Mr. Karthikraj Lakshmanan

Senior Fund Manager (Equity)

BNP Paribas Mutual Fund

Mr. Karthikraj Lakshmanan is at the helm as the Senior Fund Manager – Equities at BNP Paribas Asset Management (BNPP AM), since July 2008. He brings a wealth of experience of over 13 years coupled with insightful knowledge of the financial domain.

Mr. Lakshmanan has previously held several leadership positions including Senior Research Analyst in the Portfolio Management Services division of ICICI Prudential AMC assisting the Fund Manager in managing Equity Portfolios. He has also garnered valuable experience working with Goldman Sachs in the Global Investment Research Division and with Wholesale Banking Group of ICICI Bank.

A seasoned professional, Mr. Lakshmanan is an astute reader of the market dynamics and brings strong fund management capabilities to the table.

Mr. Lakshmanan is a Chartered Accountant and holds a Post Graduate Diploma in Business Management from SPJIMR, Mumbai. He has a CFA Level 3 (CFAI, USA) degree as well.

Q. The year 2017 has again been a great one for the equity markets, as it has been doing for quite some time. What is your expectation for year 2018?

Answer: The year 2017 has been a rewarding year for equity investors. From the lows of demonetisation and the withdrawal of easy global monetary policies the Indian equity market, year-to-date gained 29%1 and remained one of the best performing emerging markets2. In our view India had done a remarkable job in repairing its macro economy between CY 2014 and H1 2017. We believe that the best of the macroeconomic improvement is behind us and that from CY 2018 to 2020 we may see some deterioration in a few macro variables, though not to the same extent as the taper tantrum period. Lower commodity prices were the prime reason for India’s improved basic balance of payments but the recent run in crude oil prices poses a threat to the improved current account deficit.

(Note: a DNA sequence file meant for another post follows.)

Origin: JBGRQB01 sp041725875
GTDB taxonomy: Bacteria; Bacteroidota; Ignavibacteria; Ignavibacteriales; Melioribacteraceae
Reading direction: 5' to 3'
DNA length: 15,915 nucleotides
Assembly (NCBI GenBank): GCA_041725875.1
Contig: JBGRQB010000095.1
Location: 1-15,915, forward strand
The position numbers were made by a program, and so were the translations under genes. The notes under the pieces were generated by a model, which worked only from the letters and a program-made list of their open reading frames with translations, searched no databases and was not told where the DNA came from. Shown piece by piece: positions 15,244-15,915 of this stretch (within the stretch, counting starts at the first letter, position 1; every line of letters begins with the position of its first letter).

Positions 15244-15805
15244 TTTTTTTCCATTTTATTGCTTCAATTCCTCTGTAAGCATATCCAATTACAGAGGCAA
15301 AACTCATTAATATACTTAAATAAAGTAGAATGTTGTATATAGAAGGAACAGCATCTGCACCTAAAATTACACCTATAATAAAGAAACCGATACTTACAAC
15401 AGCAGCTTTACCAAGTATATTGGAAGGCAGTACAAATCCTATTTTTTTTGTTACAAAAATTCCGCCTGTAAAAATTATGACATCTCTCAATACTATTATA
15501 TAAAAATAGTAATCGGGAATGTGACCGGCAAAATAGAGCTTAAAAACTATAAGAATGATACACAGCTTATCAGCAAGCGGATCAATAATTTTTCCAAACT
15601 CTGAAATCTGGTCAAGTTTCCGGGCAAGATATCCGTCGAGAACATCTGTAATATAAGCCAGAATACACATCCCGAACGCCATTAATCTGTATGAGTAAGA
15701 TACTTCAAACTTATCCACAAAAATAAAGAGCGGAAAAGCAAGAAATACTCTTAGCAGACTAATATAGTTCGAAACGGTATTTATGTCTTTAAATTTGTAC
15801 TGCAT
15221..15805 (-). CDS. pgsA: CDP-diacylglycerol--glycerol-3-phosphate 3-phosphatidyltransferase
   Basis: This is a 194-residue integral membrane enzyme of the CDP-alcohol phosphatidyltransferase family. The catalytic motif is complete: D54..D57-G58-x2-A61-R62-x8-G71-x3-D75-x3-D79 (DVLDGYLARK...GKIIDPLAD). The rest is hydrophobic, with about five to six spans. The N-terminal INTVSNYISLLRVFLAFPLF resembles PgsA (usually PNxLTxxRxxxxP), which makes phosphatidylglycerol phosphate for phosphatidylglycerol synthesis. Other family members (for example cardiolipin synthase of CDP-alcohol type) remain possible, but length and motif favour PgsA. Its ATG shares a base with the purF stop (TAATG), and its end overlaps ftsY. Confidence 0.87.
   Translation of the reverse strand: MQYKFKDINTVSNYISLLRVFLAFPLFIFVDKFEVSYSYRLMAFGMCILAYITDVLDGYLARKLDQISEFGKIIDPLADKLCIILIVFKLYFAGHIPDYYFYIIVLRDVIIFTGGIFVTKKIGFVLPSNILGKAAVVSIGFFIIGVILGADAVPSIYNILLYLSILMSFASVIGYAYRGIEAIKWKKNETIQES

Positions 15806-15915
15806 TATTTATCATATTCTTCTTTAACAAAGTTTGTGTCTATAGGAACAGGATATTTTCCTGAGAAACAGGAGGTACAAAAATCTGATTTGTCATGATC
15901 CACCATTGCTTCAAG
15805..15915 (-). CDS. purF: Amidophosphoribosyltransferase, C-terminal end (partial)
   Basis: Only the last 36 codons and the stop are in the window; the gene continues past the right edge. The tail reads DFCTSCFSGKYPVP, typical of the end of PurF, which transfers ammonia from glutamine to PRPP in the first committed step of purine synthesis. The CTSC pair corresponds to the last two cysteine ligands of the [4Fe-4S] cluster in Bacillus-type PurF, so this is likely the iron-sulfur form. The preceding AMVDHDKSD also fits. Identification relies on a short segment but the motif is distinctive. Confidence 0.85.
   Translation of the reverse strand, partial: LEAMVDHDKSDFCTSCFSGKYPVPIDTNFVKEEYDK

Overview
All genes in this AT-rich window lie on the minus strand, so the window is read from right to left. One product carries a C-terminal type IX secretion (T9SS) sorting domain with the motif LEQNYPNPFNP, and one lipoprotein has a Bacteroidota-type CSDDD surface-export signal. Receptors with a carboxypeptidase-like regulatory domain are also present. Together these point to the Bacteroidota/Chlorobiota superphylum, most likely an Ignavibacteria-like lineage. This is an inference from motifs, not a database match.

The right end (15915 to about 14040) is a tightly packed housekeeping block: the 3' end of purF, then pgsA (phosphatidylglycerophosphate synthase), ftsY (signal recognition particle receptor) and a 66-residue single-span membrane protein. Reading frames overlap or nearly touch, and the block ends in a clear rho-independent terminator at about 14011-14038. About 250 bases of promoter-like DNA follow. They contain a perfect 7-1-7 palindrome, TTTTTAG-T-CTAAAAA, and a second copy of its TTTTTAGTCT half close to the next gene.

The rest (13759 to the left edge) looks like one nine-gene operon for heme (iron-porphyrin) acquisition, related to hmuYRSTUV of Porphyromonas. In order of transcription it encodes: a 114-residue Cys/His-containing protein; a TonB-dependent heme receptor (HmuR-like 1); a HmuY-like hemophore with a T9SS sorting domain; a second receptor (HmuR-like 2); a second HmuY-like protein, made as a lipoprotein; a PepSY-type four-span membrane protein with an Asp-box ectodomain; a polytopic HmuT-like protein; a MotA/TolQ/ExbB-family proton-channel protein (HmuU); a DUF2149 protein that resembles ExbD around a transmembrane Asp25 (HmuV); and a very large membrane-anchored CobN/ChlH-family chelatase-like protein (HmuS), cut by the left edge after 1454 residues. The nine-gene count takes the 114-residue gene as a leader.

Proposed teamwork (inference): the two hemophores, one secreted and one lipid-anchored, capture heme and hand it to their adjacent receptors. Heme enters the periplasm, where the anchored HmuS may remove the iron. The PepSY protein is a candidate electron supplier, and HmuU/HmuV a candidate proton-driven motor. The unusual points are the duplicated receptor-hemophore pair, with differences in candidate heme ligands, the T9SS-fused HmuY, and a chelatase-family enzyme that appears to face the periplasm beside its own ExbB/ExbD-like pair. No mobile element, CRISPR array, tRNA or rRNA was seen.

The private sector as well as the government had shied away from spending for a better part of the last three years. But the government is now finally trying to stimulate the economy through various spending measures such as farm loan waivers, policy push on affordable housing, the Bharatmala project, recapitalization of public sector banks, etc. All of these measures could lead to a higher velocity of money and ultimately could converge into better near term growth. This may show up in corporate profitability and earnings growth albeit at the cost of deteriorating macro variables.

Key themes for 2018:

  • Macro variables may not improve from here, as seen in CY 2014 - H12017

  • Pollution clampdown will gather pace in China and India aiding select domestic sectors

  • Pickup in discretionary consumption led by urbanisation


 Nifty 50 returns as of December 29, 2017



  • Doubling of farm income to aid rural consumption

  • Financialisation to gather pace - domestic flows to stay robust

  • Earnings may have finally bottomed out

Consumer price inflation is likely to average around 5% in financial year (FY) 2019, up from an estimated 3.7% in FY 2018. Our base case remains for a rate hike in the next 6-9 months, possibly in Q1 FY 19. Nevertheless, we are not expecting an aggressive hiking cycle as the RBI has largely held its ground, and refrained from any significant easing as inflation fell. We expect 10 year G-Sec bond yields to slowly inch upwards in the next 6-9 months from 7.75-8.0% on account of rising inflation and interest rates.

Earnings may have finally bottomed out but dispersion in earnings will continue, we see headline earnings growth likely to return, given; (a) sequential improvement in earnings (b) the return of inflation; and (c) improved demand from favourable policy and tax changes i.e. consumption push in domestic economy, better global growth and stressed asset resolution.

From the perspective of capital markets and investors, since higher inflation is negative for interest rates, fixed income as an asset class is expected to continue its underperformance and at the same time equities should continue to do well because the early stages of inflation tend to be good for corporate earnings. We are currently in this stage where inflation has a positive impact on corporate earnings. For this reason we are bullish on equities.